Many Americans were struck hard when home prices plummeted around 2007. But for service members such as Sgt. 1st Class Paul Sendi, the struggle was amplified when orders forced them to move.
Sendi bought his first home outside Fort Lewis, Wash., in 2007 to accommodate his growing family. He was still paying down the mortgage in 2010 when he received his “permanent change of station” orders relocating him to Fort Gordon. Confidence he would quickly sell the house gave way to the reality that the home he bought for $278,000 was now worth $180,000.
“It was very frustrating,” he said.
Sendi’s hardship is a common enough problem that Fort Gordon will hold the Army’s first Military Mortgage Assistance Outreach event from 9 a.m. to 3 p.m. Tuesday at the Courtyard on 36th Street. The event brings homeowners together with their bank lenders for immediate assistance and information on the options available on their loans. Active duty service members, veterans and civil service employees working at Fort Gordon are encouraged to attend.
For Sendi, the relocation forced him to leave behind his wife, two daughters and newborn son. He was separated from them for a year while he rented a cheap apartment in Georgia while also paying a mortgage in Washington. His family has since moved to Fort Gordon, but he’s still saddled with the house in Washington.
The risk of a short sale or other drastic measure is that it could hurt Sendi’s credit, and he needs good credit to maintain his security clearance.
That’s also a concern for Capt. Suzanne Keith, who has built an excellent credit score through years of careful maintenance. When shopping for a home, she picked one in Bethlehem, Ga., on which she could pay the note, insurance and taxes using just one income.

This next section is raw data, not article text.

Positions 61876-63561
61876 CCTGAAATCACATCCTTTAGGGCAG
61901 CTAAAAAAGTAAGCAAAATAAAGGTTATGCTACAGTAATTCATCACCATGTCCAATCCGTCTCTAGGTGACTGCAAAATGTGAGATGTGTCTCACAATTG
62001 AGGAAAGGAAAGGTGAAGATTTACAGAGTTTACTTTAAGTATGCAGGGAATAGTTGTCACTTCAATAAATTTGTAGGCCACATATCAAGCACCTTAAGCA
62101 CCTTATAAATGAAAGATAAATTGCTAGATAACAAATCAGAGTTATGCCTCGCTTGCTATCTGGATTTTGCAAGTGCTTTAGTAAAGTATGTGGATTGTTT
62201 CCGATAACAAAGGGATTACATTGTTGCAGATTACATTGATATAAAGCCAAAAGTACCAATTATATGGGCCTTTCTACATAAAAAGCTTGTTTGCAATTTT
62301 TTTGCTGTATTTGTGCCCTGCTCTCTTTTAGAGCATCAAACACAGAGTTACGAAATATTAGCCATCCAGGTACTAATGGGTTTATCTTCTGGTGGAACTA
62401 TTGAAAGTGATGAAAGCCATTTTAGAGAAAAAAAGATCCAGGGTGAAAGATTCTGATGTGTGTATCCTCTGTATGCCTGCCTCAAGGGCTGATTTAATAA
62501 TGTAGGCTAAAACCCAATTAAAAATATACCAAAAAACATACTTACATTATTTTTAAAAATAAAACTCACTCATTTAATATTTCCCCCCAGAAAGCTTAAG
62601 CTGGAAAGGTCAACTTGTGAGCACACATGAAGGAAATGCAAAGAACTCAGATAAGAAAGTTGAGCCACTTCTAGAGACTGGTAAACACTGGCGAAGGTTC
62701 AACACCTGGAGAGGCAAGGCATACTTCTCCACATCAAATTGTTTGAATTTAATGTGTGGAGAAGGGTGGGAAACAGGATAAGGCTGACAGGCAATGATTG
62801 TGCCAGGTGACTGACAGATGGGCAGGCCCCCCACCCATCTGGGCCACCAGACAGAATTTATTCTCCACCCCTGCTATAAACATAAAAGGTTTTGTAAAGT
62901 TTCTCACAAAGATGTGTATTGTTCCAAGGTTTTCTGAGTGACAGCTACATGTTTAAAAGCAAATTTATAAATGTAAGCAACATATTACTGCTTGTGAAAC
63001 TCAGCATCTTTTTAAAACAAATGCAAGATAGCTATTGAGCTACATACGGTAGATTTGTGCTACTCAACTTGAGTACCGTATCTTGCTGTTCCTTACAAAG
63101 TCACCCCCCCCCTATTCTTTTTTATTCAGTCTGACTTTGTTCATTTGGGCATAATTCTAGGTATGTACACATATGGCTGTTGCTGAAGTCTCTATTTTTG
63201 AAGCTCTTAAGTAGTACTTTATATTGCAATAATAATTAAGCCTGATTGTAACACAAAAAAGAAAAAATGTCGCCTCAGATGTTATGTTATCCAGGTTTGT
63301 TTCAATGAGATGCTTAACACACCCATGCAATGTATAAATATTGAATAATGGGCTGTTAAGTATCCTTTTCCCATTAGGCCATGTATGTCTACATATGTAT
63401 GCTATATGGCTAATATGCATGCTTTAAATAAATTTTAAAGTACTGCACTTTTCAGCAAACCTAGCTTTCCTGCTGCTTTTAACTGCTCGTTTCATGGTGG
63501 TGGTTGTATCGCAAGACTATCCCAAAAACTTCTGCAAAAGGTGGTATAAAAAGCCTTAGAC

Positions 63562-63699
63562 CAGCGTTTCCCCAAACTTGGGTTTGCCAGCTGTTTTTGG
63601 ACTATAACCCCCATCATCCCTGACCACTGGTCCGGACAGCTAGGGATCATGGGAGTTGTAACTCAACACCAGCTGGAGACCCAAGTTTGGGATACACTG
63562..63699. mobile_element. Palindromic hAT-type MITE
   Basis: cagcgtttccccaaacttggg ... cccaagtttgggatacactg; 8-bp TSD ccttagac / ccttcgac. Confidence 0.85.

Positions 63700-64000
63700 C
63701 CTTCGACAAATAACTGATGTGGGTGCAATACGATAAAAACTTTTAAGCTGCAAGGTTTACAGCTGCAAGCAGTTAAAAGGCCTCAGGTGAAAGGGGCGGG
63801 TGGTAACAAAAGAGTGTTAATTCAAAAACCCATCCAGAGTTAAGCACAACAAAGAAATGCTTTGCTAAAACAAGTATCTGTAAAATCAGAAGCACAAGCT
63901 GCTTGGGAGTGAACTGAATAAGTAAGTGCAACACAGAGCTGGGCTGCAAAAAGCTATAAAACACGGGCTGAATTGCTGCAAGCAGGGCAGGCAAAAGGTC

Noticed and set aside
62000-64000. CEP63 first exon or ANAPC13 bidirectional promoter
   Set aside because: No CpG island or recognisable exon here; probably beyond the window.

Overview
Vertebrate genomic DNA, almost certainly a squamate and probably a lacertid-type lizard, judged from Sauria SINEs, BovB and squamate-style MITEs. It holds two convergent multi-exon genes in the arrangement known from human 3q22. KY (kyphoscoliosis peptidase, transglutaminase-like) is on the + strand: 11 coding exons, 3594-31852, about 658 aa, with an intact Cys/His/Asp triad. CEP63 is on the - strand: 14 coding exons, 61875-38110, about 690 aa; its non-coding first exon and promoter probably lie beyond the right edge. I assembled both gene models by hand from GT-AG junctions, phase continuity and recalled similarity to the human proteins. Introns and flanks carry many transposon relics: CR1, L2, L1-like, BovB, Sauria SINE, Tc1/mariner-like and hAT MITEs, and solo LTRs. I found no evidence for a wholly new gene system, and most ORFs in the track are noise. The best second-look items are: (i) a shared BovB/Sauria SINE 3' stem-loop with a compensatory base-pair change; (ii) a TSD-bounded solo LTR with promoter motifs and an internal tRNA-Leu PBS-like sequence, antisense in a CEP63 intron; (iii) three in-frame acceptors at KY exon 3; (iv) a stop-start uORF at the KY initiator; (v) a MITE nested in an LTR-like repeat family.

“We bought conservatively,” Keith said.
When the housing bubble burst, the house she purchased for $136,000 dropped to $102,000 in value, then plummeted to $88,000 after a foreclosure in the neighborhood. Keith is undergoing treatment for breast cancer at Fort Gordon and cannot live farther than an hour away from her doctors. Keith doesn’t want to do a short sale to unload the house because she can’t afford to pay the taxes.
“I’m stressing out,” she said. “Not only am I dealing with cancer, but we’ve lost all this money on our property.”
Maj. Starria Haigood chose to live at Fort Gordon and commute back to her family in suburban Atlanta when their home wouldn’t sell. But she’s also transferring to Belgium in nine months and the window to sell or rent the house is closing fast. While she already has a good interest rate, it’s her hope Tuesday’s event will provide some new options and information on what to do with the house.
“I’m interested in lowering the amount I owe,” she said. “I hope there’s something that qualifies me for that.”